And then you've seen our Apartments.com ads with Jeff Goldblum? So, your question of are we gonna throw money at it? That's called branding. We're currently talking to some very well known celebrities for Homes.com. We have some things in the works that I think will get a lot of people's attention.
But it's not just about consumer engagement — you're also looking to build an audience with agents.
One of the things that I'm really happy about is the 1.1 million agents who are registered and using the site. There are about 400,000 using it monthly and we've seen 67% growth in agents returning to the site. So if agents like this site more than other sites, they won't use the other sites. They can't actually fully use the other sites if they're not the one-percenters who get the benefit from it.
It's not about how much traffic you have, it's about what traffic you have. If agents feel safe in our environment and they invite their buyers into our environment, that is a huge source [of traffic]. If I take the MLSs, agents are distributing 28 million packages each month to buyers. So there are 28 million times a month they're sending a list of properties to buyers, and if we can get more of that onto our platform, it's a huge draw outside of SEO, SEM and branding.
So, the point is not to reach the boss's employee who wants to see where the boss lives. The point is to reach people buying homes, and the agents are key to that. And so presenting something that is friendlier to agents we think will be very central to a strategy of building up the most meaningful traffic.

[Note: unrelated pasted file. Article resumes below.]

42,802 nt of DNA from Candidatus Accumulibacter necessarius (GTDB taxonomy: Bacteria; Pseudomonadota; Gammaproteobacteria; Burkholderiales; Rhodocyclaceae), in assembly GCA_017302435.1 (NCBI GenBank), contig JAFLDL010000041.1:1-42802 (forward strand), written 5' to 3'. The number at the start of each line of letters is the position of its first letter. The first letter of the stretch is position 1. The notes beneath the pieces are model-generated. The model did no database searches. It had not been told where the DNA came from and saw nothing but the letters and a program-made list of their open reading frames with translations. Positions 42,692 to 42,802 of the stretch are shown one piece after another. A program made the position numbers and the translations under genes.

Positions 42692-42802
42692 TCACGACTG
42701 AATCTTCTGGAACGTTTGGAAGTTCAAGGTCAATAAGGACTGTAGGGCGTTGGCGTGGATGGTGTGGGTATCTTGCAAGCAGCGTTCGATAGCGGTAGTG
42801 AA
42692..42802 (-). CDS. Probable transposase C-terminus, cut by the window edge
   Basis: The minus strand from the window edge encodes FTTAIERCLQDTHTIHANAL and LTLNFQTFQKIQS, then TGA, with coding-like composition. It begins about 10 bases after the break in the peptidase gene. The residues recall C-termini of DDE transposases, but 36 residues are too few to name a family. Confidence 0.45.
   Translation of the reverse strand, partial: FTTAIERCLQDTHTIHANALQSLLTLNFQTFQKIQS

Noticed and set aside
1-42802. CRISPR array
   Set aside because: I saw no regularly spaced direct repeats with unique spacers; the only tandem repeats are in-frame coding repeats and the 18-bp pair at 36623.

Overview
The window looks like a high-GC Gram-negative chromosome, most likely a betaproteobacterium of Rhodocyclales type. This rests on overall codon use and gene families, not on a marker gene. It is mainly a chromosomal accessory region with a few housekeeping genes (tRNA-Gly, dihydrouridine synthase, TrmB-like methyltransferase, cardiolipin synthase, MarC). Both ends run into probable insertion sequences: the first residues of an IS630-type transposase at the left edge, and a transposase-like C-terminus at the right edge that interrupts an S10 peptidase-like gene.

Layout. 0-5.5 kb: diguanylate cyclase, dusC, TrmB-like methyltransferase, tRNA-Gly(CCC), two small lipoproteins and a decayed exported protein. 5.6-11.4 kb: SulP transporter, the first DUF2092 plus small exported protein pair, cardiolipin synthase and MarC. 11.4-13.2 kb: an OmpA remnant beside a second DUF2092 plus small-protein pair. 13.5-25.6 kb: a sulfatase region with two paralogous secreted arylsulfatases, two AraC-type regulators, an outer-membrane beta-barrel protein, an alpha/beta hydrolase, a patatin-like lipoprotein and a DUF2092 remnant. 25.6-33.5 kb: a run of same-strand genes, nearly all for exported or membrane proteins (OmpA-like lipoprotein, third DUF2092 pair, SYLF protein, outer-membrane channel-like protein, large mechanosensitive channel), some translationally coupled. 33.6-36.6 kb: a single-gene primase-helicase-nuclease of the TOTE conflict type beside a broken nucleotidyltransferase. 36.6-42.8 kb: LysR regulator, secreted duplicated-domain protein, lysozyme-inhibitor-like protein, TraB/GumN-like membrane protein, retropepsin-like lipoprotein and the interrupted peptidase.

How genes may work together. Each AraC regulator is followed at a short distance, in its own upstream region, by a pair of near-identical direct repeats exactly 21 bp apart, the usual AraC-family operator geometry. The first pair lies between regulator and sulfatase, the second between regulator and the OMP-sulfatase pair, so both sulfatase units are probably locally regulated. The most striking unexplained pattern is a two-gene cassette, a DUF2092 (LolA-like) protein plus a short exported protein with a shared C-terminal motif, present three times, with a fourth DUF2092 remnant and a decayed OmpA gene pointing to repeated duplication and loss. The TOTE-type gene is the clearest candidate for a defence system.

This brings us back to the importance of "your listing, your lead" then?
A really important, immutable fact is that in the "your listing, our lead" model, a teeny percentage — like low single digits — of agents benefit from that platform. So 90-some percent of the agents are not getting any value, and they're just seeing leads that would have come in to them off their listings going to a competitor. So the vast, vast, vast majority of agents don't benefit from those models.
So if we're providing value to the majority of agents and someone else is providing value to a teeny single-digit minority of agents, but at the expense of the majority of agents, that's what we're going for. It's the better business model.